NEW YORK (MainStreet) — While many Americans can’t wait to retire, most are bad at planning for post-work life.
A new Retirement Income Literacy Survey from The American College of Financial Services shows just 20% of retirement-age Americans can pass a basic quiz on how to make their savings last through their golden years. The study also reveals a large majority of people age 60 to 75 with at least $100,000 in assets — those who should know the most about retirement — lack the knowledge needed for financial security in retirement in areas such as life expectancy, Social Security, long-term care needs, investment risk and more.
"No one liked getting Fs back in school, but retirement income literacy is a test Americans simply cannot afford to fail," said Professor David Littell, retirement income program director at The New York Life Center for Retirement Income at The American College.
"When you’re working, you can plan, save and prepare for a retirement target date," Littell said. "But once you’re in retirement, there is no set target date for how long your savings must last – and little room for error,” Littell said. “Workers are increasingly on their own when it comes to making financial decisions, and a dwindling few have access guaranteed income from pension plans. Now is the time to raise retirement income awareness and give Americans the strategies and knowledge they need to address this challenge."
Perhaps most disheartening about the study was that most Americans think they are planning for retirement adequately. In fact, more than half — 55% — consider themselves well-prepared to meet their income needs in retirement, and an astounding 91% are at least moderately confident in their ability to achieve a secure retirement.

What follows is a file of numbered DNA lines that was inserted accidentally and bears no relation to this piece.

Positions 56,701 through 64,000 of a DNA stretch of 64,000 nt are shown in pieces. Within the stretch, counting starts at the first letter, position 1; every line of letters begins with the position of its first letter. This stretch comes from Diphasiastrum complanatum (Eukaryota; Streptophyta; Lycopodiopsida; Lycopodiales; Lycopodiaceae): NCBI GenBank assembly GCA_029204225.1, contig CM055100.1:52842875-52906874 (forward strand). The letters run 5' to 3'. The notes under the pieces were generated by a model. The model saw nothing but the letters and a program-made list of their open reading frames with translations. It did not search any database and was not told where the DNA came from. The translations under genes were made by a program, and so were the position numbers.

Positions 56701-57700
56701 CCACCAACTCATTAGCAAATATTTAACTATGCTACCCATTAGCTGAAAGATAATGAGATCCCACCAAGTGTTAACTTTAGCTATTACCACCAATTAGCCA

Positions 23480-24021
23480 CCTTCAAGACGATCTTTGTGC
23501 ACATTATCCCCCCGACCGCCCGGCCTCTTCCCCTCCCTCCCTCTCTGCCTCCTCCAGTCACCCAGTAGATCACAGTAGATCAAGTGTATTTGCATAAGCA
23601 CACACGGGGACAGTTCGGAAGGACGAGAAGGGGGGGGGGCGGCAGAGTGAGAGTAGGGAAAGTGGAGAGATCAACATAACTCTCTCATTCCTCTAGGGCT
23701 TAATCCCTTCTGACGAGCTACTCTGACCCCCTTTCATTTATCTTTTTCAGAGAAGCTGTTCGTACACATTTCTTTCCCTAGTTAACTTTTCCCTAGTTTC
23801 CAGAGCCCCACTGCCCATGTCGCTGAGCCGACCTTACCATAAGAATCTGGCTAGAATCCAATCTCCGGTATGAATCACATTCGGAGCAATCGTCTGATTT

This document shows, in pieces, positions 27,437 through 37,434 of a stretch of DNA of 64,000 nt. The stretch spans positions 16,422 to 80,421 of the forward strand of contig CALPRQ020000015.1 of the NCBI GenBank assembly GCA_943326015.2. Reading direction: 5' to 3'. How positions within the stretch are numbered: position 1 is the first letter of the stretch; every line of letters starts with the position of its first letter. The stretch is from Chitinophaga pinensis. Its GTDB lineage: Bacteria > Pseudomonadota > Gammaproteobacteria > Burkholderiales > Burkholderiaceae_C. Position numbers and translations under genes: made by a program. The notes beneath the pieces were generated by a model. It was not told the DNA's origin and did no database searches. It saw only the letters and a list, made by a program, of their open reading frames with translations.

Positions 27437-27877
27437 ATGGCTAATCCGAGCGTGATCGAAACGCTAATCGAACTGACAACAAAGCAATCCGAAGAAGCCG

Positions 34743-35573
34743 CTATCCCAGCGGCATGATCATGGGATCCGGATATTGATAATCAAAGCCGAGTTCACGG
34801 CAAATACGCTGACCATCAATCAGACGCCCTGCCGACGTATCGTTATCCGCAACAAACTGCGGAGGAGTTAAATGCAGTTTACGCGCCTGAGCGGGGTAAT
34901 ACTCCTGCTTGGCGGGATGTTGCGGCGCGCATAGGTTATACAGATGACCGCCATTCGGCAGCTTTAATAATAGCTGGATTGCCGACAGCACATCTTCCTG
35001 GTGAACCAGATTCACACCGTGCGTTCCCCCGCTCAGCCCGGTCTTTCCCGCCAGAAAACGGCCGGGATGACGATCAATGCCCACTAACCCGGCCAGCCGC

Despite the confidence, nearly seven out of ten Americans did not know of the “4%” retirement rule — a rule of thumb annual withdrawal rate often cited by planners as safe to keep in retirement. Some 16% of those surveyed thought it was allowable to take 6%, or even 8% out annually. One in five actually went under the rule, saying they thought 2% to be the safest rate.
The new research also showed that despite having to make many of their investment choices before they reached retirement age, only 39% of Americans understand that when interest rates rise, the value of bond funds decrease. To boot, and less than one in ten — 7% — understand small company stock funds have a higher return over time than large company stock funds, dividend paying stock funds or high-yield bond funds.
"At age 25 or 35, these responses would be problematic but forgivable, because there’s plenty of time to make up for any mistakes," Littell said. "But at 65 or 70, poor investment decisions can be almost impossible to bounce back from. Even worse, bad decisions can damage both the future growth of a nest egg and the retirement income it can generate over time."
The study also reveals most retiring Americans don’t have a solid plan for their later years. Only 27% of those surveyed report having a written retirement plan in place — 63% say they have a relationship with a financial advisor.
"Basic financial literacy during the working years is dramatically different from the mindset people need when they transition to generating retirement income from their nest eggs,” Littell said. "Financial advisors, plan sponsors and financial services companies all have a role to play in raising Americans' grades when it comes to awareness and understanding of basic retirement income principles."
--Written by Chris Metinko for MainStreet